Biologists studied the faces of 129 adult male primates from Central and South America to answer the question: why are the faces of primates so dramatically different from one another? In the picture (left) faces of male primates from Central and South America. Faces of adult male primates from Central and South America. Warmer colors indicate higher complexity in facial color patterns. Species shown are: (1) Cacajao calvus, (2) Callicebus hoffmansi, (3) Ateles belzebuth, (4) Alouatta caraya, (5) Aotus trivirgatus, (6) Cebus nigritus, (7) Saimiri boliviensis, (8) Leontopithecus rosalia, (9) Callithrix kuhli, (10) Saguinus martinsi, and (11) Saguinus imperator. Some answers in a research published Jan. 11, in the early online edition of the journal Proceedings of the Royal Society Biological Sciences: Adaptive evolution of facial colour patterns in Neotropical primates written by Sharlene E. Santana (UCLA Center for Society and Genetics, University of California, Los Angeles), Jessica Lynch Alfaro (UCLA Center for Society and Genetics, University of California, Los Angeles), Michael E. Alfaro (Department of Ecology and Evolutionary Biology, University of California, Los Angeles).
The faces they studied evolved over at least 24 million years. The life scientists divided each face into 14 regions; coded the color of each part, including the hair and skin; studied the patterns and anatomy of the faces; and gave each a "facial complexity" score. They studied how the complexity of primate faces evolved over time and examined the primates' social systems. To assess how facial colors are related to physical environments, they analyzed environmental variables, using the longitude and latitude of primates' habitats as a proxy for sun exposure and temperature. They also used statistical methods to analyze the evolutionary history of the primate groups and when they diverged from one another.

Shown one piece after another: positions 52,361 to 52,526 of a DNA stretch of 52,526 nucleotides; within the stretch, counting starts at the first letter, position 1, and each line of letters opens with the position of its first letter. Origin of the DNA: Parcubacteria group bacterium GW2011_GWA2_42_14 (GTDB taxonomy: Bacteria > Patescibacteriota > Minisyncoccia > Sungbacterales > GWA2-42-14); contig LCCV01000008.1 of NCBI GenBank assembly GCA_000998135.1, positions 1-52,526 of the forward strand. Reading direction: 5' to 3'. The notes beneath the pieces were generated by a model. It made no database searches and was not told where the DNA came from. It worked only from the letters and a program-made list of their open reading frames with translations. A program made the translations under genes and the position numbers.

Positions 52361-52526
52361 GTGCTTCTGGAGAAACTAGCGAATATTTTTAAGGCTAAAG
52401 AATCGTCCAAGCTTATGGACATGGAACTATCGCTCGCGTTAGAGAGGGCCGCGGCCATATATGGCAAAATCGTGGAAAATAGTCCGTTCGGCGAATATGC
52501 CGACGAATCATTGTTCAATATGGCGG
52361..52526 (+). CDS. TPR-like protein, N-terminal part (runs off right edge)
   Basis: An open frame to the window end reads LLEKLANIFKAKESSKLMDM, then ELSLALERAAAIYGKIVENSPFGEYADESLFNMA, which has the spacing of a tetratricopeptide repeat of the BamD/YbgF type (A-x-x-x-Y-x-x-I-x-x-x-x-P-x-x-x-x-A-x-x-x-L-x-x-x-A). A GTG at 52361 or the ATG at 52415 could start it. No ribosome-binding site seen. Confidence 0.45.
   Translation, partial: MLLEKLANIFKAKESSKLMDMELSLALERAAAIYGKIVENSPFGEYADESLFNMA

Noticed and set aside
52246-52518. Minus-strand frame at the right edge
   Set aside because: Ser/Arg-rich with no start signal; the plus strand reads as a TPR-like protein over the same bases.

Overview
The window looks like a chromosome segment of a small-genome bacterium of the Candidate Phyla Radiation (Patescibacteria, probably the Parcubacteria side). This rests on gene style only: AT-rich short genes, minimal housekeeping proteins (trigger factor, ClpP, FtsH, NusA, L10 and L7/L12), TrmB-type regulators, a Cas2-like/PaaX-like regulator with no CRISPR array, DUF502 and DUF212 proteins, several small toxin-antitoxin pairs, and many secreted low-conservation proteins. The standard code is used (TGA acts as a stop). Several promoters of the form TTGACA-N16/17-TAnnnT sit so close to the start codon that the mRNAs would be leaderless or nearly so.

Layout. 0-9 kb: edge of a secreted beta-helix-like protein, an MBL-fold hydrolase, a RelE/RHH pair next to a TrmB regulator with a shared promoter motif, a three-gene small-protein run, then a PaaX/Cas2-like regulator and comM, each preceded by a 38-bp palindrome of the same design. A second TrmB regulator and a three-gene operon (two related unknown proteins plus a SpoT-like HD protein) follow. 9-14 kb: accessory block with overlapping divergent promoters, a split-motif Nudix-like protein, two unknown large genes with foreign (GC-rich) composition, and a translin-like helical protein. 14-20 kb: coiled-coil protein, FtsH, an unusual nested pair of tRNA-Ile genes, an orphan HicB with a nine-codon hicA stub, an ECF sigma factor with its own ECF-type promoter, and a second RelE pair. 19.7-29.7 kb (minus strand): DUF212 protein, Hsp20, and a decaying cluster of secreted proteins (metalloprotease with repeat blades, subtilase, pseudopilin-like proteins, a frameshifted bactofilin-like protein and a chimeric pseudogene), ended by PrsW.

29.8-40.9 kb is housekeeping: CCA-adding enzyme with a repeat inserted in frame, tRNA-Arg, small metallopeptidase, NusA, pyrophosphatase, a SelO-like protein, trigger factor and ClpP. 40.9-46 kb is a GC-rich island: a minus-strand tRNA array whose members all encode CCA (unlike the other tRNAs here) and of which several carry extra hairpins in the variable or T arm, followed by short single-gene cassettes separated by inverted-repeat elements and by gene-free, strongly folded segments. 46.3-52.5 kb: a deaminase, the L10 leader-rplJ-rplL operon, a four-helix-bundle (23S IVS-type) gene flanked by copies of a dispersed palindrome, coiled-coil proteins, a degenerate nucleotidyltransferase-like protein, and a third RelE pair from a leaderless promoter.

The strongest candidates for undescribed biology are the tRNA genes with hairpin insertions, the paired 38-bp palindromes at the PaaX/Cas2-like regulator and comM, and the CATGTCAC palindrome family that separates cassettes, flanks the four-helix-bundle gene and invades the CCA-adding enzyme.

Facial expressions, is the result, are increasingly important in large groups, then highly social,
The evolutionary biologists also found that when primates live in environment with more species that are closely related, their faces are more complex, regardless of their group size. This finding is consistent with their need to recognize individuals of other closely related species that live in the same habitat to avoid interbreeding, Santana said.
This work is the first quantitative evidence linking social behavior to the evolution of facial diversity and complexity in primates, and they also show that ecology controls aspects of facial patterns.
In the future, Santana, Lynch Alfaro and Alfaro may use computer facial-recognition software to help quantify the faces in a more sophisticated way. They also plan to study the faces of carnivores, including big cats.
Does the study have implications for the evolution of human faces? The findings do suggest - as UCLA Newsroom wrote (January 15, 2012: Evolution is written all over your face) - Alfaro said, that an important factor in shaping human faces is the premium on making unambiguous facial expressions.
"Humans don't have all these elaborate facial ornamentations - Alfaro said - but we do have the ability to communicate visually with facial expressions. Does reduced coloration complexity create a blank palate for visual expressions that can be conveyed more easily? That is an idea we are testing."
Santana's research is funded by fellowships from the National Science Foundation and UCLA's Institute for Society and Genetics.